Nikola's Badger pickup, which was announced by the company last month, will be available as either a purely battery-electric vehicle or with a fuel cell system. Nikola is touting up to 600 miles of range (300 on batteries alone), 906 peak horsepower and 980 pound-feet of torque. Those specs are pretty decent, but there's one problem -- hydrogen.
See, as any Mirai or owner will tell you, hydrogen stations aren't that plentiful. Not even in Southern California, which has the highest concentration of them by far. To help combat this, as part of its Badger program Nikola is planning to build 700 hydrogen filling stations. It says that the locations of the first stations are secured, but they won't be announced until later in the first quarter of 2020.
"Nikola has billions' worth of technology in our semi truck program, so why not build it into a pickup truck?" Nikola CEO Trevor Milton said in a statement. "I have been working on this pickup program for years and believe the market is now ready for something that can handle a full day's worth of work without running out of energy. This electric truck can be used for work, weekend getaways, towing, off-roading or to hit the ski slopes without performance loss. No other electric pickup can operate in these temperatures and conditions."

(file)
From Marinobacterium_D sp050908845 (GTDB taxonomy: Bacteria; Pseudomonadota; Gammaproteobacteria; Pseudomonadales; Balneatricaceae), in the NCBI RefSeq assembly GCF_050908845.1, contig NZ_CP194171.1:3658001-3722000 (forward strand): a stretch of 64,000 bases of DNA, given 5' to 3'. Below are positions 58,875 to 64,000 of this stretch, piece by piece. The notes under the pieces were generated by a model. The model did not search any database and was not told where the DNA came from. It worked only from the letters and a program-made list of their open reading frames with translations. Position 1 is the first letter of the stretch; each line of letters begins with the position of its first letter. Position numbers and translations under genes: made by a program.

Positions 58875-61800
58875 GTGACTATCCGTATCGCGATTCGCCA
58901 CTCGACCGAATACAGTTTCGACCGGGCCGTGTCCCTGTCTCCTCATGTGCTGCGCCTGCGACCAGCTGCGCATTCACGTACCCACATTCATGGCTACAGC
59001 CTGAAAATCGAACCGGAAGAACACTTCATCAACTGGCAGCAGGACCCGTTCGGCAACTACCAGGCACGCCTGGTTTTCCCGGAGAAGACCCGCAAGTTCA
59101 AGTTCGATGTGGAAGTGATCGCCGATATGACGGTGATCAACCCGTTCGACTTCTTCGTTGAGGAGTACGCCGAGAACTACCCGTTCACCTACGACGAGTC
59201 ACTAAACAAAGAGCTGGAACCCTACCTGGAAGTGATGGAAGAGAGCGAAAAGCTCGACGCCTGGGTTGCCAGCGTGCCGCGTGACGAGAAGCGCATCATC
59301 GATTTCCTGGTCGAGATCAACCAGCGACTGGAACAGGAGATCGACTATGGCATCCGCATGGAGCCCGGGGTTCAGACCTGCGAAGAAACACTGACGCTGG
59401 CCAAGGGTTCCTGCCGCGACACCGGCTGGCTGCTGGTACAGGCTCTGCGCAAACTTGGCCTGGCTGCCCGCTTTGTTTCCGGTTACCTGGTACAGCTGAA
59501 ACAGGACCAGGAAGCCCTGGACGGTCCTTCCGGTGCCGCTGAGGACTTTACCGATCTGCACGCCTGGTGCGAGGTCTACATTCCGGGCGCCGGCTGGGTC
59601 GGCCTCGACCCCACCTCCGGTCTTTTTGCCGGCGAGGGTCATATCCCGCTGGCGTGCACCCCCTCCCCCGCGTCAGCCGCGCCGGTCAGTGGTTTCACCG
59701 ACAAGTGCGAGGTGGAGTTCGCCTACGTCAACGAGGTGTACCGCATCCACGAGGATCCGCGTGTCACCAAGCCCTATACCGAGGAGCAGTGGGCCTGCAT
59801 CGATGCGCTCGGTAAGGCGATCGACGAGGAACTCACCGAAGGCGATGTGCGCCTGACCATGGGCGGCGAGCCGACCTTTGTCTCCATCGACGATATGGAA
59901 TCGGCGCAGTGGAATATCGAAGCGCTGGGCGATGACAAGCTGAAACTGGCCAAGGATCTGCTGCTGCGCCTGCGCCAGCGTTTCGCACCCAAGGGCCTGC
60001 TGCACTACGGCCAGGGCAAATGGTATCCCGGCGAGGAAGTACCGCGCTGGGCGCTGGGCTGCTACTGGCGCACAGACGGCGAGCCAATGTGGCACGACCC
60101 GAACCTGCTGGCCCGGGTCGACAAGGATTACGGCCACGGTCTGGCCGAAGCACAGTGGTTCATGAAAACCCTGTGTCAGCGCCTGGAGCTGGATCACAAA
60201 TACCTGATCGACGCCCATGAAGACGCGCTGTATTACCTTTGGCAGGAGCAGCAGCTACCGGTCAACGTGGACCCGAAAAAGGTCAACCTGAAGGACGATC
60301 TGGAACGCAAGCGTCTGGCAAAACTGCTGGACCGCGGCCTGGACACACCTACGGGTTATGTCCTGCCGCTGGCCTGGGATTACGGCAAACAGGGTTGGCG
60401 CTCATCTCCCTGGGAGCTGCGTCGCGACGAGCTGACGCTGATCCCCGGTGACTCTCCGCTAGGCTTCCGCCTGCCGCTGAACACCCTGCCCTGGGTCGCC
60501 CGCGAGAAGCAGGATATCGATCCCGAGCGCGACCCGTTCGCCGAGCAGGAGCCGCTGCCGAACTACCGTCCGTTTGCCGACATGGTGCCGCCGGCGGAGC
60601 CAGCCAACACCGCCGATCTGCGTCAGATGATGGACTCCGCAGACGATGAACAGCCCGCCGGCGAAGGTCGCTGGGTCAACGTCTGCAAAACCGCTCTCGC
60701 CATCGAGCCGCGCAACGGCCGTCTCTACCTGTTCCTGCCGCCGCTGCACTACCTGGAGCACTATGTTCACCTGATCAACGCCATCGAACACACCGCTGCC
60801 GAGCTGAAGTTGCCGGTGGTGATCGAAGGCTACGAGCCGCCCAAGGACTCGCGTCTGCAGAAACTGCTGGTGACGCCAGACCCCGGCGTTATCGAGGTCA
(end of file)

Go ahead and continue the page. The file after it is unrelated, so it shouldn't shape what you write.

What else do we know about the Badger? Well, from the side, it looks a lot like the current-generation Toyota Tacoma (which isn't necessarily a bad thing), but of course it's got a lot more lights and angles and character lines. It's going to have a tow rating of somewhere in the neighborhood of 8,000 pounds, and Nikola says it'll do 0 to 60 in 2.9 seconds with the help of a supercapacitor-based launch system.
Oh, and Nikola is partnering with Heavy D from the show Diesel Brothers to help design, build and test the Badger in "real-world environments." In any case, Nikola says that its Badger will make its debut at the company's Nikola World 2020 event later this year, where there will be prototype vehicles on hand for media and select customers to drive.
First published Feb. 12.